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Ineos cracker project halted by Belgian court

Environmental impact of Europe’s largest chemical investment in 20 years is ruled as too big

by Alex Scott
July 26, 2023 | A version of this story appeared in Volume 101, Issue 25


An oceangoing vessel that carries ethane.
Credit: Ineos
If Ineos is cleared to build the cracker, it may ship in low-cost ethane from the US as feedstock.

Ineos’s plan to build Europe’s largest and greenest ethylene cracker in the port of Antwerp, Belgium, has been knocked back after a Belgian court ruled that the facility would generate unacceptable levels of nitrous oxide.

The court is requiring Ineos to immediately stop all work on the project, a $3.3 billion cracker with capacity to make 1 million metric tons of ethylene per year. In announcing the project in 2019, Ineos called it Europe’s biggest chemical investment in more than 20 years. The chemical giant has 30 days from the July 20 ruling to appeal.

The judges ruled in favor of North Brabant, a nearby region of the Netherlands, which claimed that nitrous oxide emissions from the proposed plant would adversely affect a nature reserve. Potential impacts include eutrophication of water bodies with knock-on effects for a variety of species, including migrating birds.

“The courts are required to take into account the cumulative impact of the proposed plant on the environment,” says Tatiana Luján, a lawyer at ClientEarth, an environmental organization that is also suing Ineos. In this case, nitrogen levels in the area are already high because of agriculture and automotive traffic. The proposed plant would be “the straw that broke the camel’s back,” Luján says.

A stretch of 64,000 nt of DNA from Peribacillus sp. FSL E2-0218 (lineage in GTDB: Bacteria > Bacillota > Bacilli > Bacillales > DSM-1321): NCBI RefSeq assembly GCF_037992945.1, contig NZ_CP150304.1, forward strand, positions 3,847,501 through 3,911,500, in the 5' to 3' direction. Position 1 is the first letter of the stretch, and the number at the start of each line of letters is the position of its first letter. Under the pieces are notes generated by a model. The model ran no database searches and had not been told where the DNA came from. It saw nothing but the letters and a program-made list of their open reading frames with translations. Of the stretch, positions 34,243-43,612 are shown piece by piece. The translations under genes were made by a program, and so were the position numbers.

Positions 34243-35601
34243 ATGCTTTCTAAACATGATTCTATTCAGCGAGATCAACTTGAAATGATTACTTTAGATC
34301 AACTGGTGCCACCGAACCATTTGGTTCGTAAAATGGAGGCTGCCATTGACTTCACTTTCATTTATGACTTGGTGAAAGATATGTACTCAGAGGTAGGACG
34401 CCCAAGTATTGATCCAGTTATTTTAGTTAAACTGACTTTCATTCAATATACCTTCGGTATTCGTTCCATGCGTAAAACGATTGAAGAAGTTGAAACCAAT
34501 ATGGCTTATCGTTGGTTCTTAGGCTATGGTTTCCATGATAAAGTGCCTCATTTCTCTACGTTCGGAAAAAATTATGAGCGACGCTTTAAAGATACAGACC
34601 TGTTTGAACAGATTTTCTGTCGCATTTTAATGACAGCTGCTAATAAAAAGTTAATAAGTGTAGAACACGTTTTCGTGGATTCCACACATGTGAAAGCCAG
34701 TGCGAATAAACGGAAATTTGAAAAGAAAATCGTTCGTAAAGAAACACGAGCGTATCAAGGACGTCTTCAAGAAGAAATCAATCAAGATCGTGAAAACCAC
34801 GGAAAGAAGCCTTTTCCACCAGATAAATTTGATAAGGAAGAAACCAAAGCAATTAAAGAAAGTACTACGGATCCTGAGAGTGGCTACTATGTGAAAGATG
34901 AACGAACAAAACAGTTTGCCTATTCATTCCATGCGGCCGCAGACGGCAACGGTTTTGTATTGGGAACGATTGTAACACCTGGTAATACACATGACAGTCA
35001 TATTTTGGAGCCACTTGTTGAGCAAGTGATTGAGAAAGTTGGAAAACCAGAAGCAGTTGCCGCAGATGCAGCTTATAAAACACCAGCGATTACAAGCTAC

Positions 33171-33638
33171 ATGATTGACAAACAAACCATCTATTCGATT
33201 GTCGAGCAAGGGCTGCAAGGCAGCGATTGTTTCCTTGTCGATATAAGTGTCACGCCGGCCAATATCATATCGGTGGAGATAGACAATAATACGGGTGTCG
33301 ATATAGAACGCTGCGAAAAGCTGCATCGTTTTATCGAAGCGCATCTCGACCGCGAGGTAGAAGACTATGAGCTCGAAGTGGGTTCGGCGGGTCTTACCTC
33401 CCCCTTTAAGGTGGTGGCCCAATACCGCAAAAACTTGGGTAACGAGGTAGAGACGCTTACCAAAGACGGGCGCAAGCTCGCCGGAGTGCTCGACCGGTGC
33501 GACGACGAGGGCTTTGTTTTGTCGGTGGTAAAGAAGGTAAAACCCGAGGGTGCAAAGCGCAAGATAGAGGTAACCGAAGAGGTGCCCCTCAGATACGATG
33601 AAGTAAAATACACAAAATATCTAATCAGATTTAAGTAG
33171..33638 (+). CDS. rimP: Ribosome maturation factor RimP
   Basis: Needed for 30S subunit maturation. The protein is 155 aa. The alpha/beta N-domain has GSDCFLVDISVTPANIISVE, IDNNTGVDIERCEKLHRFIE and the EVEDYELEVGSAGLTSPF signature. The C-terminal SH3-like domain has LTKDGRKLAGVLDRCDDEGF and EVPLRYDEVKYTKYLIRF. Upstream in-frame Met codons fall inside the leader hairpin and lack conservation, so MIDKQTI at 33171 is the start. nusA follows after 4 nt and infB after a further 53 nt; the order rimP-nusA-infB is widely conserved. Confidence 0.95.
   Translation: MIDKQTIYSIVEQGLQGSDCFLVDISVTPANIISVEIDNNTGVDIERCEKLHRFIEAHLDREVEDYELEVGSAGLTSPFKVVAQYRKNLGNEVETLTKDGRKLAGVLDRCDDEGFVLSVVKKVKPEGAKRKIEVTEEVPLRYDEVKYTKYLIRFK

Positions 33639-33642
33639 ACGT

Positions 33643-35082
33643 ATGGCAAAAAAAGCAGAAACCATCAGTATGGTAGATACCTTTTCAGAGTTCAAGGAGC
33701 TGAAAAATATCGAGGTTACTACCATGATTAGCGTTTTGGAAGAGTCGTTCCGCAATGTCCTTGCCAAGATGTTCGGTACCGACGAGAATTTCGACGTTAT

Ineos has yet to disclose how it will respond. “We are obviously disappointed. We are now in consultation with our lawyers, carefully studying the decision in order to understand it and to review our options,” the firm says.

To win an appeal, Ineos would have to demonstrate that the court made serious errors. “I don’t see these errors,” Luján says.

If Ineos does not appeal the ruling, the regional government of Flanders has up to 6 months to decide whether construction can go ahead. If Ineos appeals and wins, the legal situation would remain unclear since two additional cases are still pending.

In one of the cases, the Dutch region of Zeeland is attempting to stop construction of the plant unless a nitrous oxide abatement system is installed.

In a third legal action, 13 non-government organizations, including ClientEarth, have brought a broader and more complex case against Ineos based on the would-be plant’s impact on local habitats and people, the climate, and freshwater resources. As part of its case, ClientEarth asserts that the plant should not be built because much of the carbon in polymers made with its output will soon end up in the atmosphere.



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